Rodrigues has a nemesis called Kichijiro. This man accompanies Rodrigues and his fellow priest to Japan from Macao. He denies he is a Christian, but his behaviour tells a different story. When they reach Japan, Kichijiro disappears. Rodrigues encounters him again from time to time. It is Kichijiro who betrays Rodrigues to the Japanese authorities. He is Judas to Rodrigues’s Christ. After Rodrigues’s arrest, Kichijiro follows him as he is taken to be interrogated by Inoue, always lurking beneath trees, on the edges of villages, watching and somehow pleading with Rodrigues for absolution for his weakness.
At some point before he betrays him, Kichijiro gives Rodrigues some dried, salted fish to eat, which causes a burning thirst in Rodrigues’s throat. This becomes symbolic. Every time Rodrigues sees Kichijiro, he recalls the fish and his subsequent thirst, and it fills him with rage and hatred for Kichijiro.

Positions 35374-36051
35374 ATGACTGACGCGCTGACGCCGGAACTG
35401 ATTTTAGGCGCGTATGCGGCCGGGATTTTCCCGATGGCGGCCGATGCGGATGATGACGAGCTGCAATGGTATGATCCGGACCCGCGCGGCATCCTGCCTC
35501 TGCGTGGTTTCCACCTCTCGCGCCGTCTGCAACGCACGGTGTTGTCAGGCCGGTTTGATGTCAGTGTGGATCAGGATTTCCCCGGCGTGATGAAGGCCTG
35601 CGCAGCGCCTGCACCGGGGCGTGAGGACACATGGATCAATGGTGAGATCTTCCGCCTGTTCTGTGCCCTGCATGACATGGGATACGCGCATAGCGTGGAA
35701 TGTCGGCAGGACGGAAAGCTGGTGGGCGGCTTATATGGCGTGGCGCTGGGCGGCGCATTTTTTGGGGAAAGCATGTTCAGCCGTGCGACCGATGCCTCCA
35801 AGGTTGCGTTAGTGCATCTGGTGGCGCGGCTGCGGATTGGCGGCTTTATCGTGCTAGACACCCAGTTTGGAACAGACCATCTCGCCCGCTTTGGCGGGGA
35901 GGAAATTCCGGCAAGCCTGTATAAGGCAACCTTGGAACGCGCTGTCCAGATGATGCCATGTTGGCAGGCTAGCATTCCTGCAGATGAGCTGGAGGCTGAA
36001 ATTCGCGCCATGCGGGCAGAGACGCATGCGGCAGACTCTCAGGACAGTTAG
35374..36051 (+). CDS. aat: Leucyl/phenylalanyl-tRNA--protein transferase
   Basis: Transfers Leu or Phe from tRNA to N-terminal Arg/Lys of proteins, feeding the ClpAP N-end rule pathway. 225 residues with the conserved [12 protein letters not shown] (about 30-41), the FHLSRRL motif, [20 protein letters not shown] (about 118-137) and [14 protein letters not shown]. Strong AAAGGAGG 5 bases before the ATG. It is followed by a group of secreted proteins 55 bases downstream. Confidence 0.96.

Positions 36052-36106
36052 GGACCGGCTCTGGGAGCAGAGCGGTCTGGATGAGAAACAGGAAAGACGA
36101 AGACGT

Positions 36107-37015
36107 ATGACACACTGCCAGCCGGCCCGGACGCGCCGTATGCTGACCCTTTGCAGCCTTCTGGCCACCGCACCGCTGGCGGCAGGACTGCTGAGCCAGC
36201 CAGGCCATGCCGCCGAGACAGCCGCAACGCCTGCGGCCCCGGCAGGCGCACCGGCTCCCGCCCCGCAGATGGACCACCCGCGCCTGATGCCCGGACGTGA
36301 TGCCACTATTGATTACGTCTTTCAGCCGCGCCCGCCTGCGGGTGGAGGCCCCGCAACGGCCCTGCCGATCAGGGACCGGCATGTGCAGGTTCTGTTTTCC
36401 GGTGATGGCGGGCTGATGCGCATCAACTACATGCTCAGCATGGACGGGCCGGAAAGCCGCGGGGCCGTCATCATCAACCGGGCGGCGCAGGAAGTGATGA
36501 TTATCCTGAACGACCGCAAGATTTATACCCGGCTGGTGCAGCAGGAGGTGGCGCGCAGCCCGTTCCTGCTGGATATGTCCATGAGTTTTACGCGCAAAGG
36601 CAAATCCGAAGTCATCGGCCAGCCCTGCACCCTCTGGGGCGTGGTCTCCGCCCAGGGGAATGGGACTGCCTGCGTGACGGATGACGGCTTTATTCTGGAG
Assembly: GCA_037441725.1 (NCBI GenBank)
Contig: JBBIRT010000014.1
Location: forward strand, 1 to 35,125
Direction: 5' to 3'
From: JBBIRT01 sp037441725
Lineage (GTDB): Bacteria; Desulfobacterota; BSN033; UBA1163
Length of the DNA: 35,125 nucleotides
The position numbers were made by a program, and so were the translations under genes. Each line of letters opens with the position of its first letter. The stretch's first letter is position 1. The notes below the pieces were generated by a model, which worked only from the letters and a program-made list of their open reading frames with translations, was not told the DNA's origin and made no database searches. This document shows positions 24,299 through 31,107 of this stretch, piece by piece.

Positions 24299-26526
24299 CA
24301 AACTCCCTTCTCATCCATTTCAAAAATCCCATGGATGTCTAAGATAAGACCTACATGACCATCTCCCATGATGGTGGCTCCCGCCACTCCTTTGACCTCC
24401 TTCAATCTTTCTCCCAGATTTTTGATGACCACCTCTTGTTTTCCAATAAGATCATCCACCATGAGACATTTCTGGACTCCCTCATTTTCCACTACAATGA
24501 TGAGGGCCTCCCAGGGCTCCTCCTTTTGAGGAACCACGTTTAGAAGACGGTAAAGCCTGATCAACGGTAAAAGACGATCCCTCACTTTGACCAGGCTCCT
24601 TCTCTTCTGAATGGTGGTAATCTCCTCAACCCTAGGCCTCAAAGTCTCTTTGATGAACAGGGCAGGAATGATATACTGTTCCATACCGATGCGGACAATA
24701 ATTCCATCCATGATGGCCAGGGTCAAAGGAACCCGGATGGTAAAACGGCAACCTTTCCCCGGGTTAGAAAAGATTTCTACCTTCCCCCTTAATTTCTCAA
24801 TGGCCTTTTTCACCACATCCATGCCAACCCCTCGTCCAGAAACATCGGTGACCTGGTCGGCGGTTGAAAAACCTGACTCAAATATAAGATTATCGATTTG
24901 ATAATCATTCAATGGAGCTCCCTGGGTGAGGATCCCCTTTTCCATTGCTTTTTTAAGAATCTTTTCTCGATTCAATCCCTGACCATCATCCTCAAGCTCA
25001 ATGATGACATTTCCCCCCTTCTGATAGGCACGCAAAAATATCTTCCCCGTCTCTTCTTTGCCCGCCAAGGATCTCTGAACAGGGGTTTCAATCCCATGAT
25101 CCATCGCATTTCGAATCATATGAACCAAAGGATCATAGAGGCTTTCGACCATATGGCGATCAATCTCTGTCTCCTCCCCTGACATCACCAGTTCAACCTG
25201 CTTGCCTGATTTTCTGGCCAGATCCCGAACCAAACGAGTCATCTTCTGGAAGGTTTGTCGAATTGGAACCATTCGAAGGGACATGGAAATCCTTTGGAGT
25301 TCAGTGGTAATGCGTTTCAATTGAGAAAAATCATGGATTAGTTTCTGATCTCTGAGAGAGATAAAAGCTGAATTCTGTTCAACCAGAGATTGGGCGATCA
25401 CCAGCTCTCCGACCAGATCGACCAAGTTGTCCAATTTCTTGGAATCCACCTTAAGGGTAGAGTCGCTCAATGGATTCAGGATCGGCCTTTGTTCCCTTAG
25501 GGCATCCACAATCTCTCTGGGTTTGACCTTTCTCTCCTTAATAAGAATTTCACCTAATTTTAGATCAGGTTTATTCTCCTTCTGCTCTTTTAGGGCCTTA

The passages where Inoue interrogates Rodrigues were an almost Aristotelian dialectic, with neither man trying to convince the other too vehemently, but positing their point of view for the other to reflect on. Neither man is open to change, but both hope that their words will catalyse a change in the other.
This passage resonated with me:
Did God really exist? If not, how ludicrous was half of his life spent traversing the limitless seas to come and plant the tiny seed in this barren island! How ludicrous the life of the one-eyed man executed while cicada sang in the full light of day!